Bird list & other natural events, March 2012

March was the warmest on record for our area, but we’re not alone. The Washington Post notes that many other parts of the country had it far worse; for example:

In Marquette, MI, Wednesday’s record-crushing high was 81 compared to the old record of 49, which even the morning low of 52 topped. The same day Grand Rapids, MI scored its all-time record temperature departure (for highs) soaring to 87, 40 degrees above normal.

I guess it’s comforting that we were only 30 degrees or so above normal? Of course, then we had a pretty good frost Thursday night with multiple more to come next week, judging by the forecast. We’ll be covering the strawberries just about every night this week.

Lots of flowers, birds, and animals have become active over the last month. Both crop pests and beneficial predators have been showing up in force. We feel we’ve had far less time to actually enjoy March this year, due to the early warmup and the associated farm workload, and thus have been missing some of the natural signs and events we like to track. But here’s a look at some things we have documented.

Above, Virginia Bluebells and Swallowtail Butterfly. Two very pretty visitors in this early spring.

Above left, a Western Painted Turtle, our second record of one on the farm. This one was extremely active and not at all shy. Above right, a leopard frog, whose distinctive cackling-laughter call is common this time of year.

Above left, a Western Earth Snake, a new species for the farm according to our records/memory. One of those interesting, obscure species that are part of our ecosystem but are rarely noticed unless you spend as much time outdoors as we do. (Though, ironically, we rescued this one from our indoor cat, who found it first.) Above right, I’m removing a nice-sized Yellow-Bellied Racer from our bedroom. I love snakes and am thrilled to have them around eating rodents, but the bedroom is pushing their boundaries. This one was released in the vegetable field to dine on the vole extravaganza there. Technically this happened at the beginning of April, but March was really April this year anyway, so it’s close enough.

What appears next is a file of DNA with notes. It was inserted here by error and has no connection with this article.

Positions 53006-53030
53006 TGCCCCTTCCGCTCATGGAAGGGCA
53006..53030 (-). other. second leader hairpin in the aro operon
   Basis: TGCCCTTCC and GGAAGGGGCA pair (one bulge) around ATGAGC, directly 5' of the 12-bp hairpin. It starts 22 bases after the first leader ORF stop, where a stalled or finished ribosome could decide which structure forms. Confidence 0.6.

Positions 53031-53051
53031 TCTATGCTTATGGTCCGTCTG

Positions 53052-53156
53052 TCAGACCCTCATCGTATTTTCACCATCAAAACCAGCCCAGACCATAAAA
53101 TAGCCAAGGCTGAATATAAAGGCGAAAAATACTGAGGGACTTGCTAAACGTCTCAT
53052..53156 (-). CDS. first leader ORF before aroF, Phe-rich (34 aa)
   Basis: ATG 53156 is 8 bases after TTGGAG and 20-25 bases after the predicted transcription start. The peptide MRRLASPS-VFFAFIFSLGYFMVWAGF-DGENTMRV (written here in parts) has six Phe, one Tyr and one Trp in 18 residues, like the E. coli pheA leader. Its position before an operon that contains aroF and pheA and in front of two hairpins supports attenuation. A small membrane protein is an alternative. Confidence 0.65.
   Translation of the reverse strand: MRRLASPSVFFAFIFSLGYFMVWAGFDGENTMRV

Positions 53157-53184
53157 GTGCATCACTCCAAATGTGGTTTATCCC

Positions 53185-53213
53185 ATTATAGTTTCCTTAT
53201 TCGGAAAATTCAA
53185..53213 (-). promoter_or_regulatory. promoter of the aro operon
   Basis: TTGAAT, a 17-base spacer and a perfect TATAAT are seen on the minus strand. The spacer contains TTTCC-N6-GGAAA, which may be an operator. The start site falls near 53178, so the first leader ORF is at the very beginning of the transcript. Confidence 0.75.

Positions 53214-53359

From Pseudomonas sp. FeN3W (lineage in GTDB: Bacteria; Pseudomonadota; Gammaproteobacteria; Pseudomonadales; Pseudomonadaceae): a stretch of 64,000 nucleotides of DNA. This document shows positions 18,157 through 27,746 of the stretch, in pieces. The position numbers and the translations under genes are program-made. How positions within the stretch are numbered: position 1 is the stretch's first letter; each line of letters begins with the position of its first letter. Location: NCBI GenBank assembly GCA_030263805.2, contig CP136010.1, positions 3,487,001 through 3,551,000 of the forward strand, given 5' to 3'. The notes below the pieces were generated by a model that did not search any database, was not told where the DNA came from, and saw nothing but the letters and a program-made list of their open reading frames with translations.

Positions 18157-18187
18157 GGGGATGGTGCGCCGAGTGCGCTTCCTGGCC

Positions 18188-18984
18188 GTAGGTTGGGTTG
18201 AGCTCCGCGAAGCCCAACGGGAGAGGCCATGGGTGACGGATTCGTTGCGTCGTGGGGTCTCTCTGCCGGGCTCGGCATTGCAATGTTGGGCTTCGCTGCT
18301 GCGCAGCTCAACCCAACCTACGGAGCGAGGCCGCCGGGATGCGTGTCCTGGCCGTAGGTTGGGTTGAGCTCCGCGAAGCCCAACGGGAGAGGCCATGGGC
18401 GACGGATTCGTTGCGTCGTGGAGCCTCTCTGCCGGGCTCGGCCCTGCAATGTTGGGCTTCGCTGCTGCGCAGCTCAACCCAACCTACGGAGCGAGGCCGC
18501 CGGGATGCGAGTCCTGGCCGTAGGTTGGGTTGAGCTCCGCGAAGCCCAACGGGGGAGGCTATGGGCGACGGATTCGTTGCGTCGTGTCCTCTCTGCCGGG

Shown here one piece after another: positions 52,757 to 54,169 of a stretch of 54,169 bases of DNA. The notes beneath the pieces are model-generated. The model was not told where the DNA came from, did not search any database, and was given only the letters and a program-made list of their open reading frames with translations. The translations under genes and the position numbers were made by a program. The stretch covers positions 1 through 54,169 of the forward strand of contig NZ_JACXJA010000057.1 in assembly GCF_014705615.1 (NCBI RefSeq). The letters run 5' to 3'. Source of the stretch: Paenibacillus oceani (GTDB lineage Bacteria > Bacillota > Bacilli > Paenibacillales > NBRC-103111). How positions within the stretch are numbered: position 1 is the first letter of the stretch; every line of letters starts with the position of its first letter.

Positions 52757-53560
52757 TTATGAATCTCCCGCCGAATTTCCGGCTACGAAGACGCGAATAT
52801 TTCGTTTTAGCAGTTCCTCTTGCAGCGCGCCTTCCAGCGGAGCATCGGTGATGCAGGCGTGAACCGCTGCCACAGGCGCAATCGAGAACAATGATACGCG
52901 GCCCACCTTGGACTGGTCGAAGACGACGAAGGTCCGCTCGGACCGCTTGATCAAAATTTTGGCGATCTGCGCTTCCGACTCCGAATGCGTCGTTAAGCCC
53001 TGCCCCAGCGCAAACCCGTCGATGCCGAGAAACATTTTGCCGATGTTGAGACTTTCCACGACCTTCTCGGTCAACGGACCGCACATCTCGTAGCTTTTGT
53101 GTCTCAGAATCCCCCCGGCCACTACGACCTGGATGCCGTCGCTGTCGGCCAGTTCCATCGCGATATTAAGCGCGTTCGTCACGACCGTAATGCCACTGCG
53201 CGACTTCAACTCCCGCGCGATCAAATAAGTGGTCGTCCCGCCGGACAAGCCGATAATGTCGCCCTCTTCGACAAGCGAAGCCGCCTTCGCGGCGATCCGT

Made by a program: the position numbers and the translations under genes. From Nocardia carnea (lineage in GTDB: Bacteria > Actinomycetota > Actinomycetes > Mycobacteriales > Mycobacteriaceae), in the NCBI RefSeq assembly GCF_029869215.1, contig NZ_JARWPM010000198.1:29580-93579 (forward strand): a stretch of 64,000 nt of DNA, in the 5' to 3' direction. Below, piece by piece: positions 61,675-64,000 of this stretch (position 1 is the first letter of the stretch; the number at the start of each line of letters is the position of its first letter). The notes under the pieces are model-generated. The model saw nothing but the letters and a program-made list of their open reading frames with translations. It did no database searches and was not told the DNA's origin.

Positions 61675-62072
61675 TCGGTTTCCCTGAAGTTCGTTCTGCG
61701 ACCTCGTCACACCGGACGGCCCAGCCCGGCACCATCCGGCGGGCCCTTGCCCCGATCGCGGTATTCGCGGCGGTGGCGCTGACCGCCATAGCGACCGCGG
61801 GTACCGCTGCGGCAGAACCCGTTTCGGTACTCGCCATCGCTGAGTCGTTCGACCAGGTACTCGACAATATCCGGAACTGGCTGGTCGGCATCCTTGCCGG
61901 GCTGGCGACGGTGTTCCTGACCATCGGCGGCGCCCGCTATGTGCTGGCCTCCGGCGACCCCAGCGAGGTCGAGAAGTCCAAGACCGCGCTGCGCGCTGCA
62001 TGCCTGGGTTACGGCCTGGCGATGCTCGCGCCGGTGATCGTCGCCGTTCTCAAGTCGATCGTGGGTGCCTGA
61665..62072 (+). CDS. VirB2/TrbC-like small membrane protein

Snakes this year have been very active; we’ve already seen more than we did in summer of 2011, including Rat Snakes, Racers, Garters, and more. This is excellent news for rodent control in the fields, and for our general biodiversity. We were worried last year when we weren’t seeing them.

Lots of new arrivals and behaviors, as one might expect. A comparison with last year’s March list is interesting. Not surprisingly, there were many more new arrivals this March given the accelerated spring.

NEW IN MARCH (13 species)
Great Blue Heron
Wood Duck
Wild Turkey (heard gobbling several times)
Hairy Woodpecker (a rare visitor to our immature woods)
Eastern Phoebe
Louisiana Waterthrush
Eastern Towhee
Field Sparrow
Brown-headed Cowbird
Fish Crow (an occasional visitor)
Brown Thrasher
Yellow-throated Warbler (maybe)
Chipping Sparrow

PRESENT IN MARCH (27 species)
Canada Goose
Snow Goose
Turkey Vulture
Red-Shouldered Hawk
Red-Tailed Hawk
American Woodcock
Mourning Dove
Belted Kingfisher
Barred Owl
Red-Bellied Woodpecker
Downy Woodpecker
Pileated Woodpecker
Blue Jay
American Crow
Tufted Titmouse
Black-Capped Chickadee
White-Breasted Nuthatch
Carolina Wren
Eastern Bluebird
American Robin
Cedar Waxwing
Yellow-Rumped Warbler
Northern Cardinal
Dark-Eyed Junco
American Goldfinch
Red-winged Blackbird

Fox Sparrow (only seen once anyway)
Great Horned Owl
Northern Flicker

Even in the first few days of April, a number of new birds continue to appear, including Whip-poor-wills and Parula Warblers. Unfortunately, as we enter true warbler migration season, the early spring means trees are far more leafed-out than usual and thus warblers will be much harder to see.

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